Luston Primary School pupils have recreated a little bit of Africa right here in Herefordshire

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LUSTON PRIMARY ARE GUARDIANS OF GREENS

Luston Primary School pupils have recreated a little bit of Africa right here in Herefordshire, using funding from the Kingspan Insulation Community Trust to construct a ‘Keyhole Garden’.

Unlike a conventional garden, a ‘Keyhole Garden’ is a circular raised bed with a compost basket in the centre. It is designed to make the most of limited resources, such as kitchen scraps, soil nutrients, and used water, to improve the availability of fresh fruit and vegetables. The concept of the garden is to help developing countries, and areas affected by poverty, by teaching children the fundamentals of how to grow produce to feed themselves and their families.

Staff were given a chance to create one of these composting gardens during a visit to partner school, Manyata Primary in Tanzania. They decided it would provide an ideal, interactive learning environment for pupils back home. Allowing the children to get their hands dirty whilst learning about conservation and bio-diversity.

The school successfully applied for £400 from the Kingspan Insulation Community Trust, which covered materials such as metal stakes, meshed wire, top soil, gravel for footpaths, and breeze blocks. A pupil-led Garden Committee and After School Club was set up to manage the growing of the vegetables and the maintenance of the garden, ably supported by a team of volunteers made up of parents and carers.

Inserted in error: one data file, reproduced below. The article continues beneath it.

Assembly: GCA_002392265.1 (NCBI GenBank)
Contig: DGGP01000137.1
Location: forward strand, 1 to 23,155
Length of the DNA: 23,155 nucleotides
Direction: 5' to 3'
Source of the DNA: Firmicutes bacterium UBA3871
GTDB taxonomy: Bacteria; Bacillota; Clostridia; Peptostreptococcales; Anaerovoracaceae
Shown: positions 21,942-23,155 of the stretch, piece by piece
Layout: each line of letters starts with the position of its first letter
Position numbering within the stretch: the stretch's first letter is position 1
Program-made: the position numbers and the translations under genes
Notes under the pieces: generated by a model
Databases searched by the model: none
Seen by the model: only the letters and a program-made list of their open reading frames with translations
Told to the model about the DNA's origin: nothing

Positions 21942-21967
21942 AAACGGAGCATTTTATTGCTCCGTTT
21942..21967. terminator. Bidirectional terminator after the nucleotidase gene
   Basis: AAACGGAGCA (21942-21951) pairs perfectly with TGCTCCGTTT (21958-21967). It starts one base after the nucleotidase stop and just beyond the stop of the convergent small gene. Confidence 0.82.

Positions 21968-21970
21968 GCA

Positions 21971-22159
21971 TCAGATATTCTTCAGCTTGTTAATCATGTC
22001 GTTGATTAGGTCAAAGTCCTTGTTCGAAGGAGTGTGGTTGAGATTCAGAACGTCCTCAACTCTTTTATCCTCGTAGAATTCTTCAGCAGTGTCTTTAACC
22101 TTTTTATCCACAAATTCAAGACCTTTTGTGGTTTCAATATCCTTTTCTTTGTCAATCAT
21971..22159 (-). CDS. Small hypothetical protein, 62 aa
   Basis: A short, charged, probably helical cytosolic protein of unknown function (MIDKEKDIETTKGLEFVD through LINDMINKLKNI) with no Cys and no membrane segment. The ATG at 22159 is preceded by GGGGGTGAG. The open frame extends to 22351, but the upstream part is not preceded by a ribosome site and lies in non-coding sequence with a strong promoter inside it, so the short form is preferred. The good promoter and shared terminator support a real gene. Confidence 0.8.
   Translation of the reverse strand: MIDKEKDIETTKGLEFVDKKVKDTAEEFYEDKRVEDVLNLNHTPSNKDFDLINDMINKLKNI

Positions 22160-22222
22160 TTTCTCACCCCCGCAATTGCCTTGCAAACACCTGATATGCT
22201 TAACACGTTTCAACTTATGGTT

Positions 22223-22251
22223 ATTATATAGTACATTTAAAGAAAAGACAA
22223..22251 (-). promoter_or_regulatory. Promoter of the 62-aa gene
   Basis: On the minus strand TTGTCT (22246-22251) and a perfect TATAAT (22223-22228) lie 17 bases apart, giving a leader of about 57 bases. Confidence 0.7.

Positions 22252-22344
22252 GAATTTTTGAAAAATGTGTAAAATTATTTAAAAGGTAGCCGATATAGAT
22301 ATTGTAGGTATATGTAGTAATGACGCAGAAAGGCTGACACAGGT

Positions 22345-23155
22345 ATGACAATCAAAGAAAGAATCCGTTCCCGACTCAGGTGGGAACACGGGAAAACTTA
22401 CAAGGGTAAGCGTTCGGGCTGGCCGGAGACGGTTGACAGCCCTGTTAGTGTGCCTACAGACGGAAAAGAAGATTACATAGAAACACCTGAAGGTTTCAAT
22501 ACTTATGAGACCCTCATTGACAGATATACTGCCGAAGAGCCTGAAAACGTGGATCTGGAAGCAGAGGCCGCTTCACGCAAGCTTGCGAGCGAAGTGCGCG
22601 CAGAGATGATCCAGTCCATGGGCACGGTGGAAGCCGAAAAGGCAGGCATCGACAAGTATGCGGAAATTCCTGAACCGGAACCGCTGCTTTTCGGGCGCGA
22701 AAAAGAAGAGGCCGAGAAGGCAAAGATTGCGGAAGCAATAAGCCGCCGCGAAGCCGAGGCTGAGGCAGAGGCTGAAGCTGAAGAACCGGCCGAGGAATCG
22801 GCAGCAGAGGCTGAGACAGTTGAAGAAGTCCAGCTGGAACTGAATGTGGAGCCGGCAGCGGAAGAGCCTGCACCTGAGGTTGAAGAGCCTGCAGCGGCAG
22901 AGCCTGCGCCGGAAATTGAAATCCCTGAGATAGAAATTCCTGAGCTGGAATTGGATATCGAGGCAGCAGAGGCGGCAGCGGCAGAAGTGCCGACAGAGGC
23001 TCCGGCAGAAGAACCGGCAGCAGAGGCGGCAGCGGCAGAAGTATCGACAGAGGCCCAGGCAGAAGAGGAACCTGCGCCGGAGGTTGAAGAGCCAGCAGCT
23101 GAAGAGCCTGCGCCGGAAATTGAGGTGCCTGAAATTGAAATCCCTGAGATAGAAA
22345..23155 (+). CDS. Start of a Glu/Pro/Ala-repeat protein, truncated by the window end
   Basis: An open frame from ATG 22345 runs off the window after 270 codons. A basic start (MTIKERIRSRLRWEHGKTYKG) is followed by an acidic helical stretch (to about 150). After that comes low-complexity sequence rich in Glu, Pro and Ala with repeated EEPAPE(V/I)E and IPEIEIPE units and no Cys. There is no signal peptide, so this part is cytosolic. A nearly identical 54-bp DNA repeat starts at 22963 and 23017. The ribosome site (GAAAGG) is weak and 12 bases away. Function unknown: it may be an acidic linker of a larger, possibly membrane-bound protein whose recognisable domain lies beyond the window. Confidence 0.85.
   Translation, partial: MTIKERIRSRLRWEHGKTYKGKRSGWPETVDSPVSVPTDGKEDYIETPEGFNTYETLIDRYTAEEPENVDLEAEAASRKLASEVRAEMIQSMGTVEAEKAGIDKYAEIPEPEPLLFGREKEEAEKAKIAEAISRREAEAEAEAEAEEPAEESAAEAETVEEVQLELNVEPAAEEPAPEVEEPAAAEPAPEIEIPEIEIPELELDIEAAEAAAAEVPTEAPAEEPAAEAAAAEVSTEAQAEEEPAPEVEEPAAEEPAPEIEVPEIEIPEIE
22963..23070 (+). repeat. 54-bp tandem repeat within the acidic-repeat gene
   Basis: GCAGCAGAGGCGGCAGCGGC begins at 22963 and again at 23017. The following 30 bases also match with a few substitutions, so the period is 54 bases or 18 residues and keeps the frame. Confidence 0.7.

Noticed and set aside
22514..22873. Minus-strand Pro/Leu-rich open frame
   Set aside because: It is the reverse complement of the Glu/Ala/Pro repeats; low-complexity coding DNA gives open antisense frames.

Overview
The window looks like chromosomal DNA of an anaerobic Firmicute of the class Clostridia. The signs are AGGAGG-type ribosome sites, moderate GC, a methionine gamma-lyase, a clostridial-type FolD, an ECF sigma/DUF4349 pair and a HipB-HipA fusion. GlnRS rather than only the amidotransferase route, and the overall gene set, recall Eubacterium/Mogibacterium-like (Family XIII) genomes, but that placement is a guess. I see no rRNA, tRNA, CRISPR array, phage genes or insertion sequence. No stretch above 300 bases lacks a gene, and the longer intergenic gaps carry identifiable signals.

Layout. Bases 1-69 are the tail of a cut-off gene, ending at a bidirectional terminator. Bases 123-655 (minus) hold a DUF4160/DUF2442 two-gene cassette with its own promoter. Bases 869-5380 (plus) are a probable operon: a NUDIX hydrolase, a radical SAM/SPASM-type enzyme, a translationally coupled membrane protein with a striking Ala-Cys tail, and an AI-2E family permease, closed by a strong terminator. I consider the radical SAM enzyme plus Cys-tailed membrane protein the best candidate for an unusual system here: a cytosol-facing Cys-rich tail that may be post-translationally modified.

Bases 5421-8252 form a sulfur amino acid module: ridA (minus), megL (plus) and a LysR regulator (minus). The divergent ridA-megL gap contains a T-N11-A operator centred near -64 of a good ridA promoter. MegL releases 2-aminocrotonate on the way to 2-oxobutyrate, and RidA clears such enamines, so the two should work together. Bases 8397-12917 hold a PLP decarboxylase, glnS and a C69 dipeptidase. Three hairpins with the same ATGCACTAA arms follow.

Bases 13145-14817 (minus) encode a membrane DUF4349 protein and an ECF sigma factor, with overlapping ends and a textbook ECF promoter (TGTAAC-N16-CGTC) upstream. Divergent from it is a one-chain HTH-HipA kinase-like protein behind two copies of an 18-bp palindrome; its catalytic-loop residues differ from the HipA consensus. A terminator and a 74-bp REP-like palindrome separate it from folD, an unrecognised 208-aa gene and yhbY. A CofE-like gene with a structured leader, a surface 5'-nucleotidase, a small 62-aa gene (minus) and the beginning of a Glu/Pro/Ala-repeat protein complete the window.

Head Teacher of the school, Mrs Mary Freeman, explained:“The children were really keen to get started on their new garden which has a variety of vegetable crops planted in a raised bed. Older pupils also have the responsibility of being compost collectors and help to collect fruit waste from all classrooms and compost waste from the staffroom.  We have found that activities like this reinforces and promotes the importance of being guardians of our physical and natural environment.”

Chairman of the Kingspan Insulation Community Trust, John Garbutt, added:
“It is vital that we encourage an appreciation for the natural world at an early age and help students understand how they can protect it. The ‘Keyhole Garden’ provides an excellent opportunity to teach both hands-on skills and talk more widely about the impact of climate change in other countries. By cultivating this in our young people, we can trust that we are raising champions for environmental protection and conservation.”

 

 

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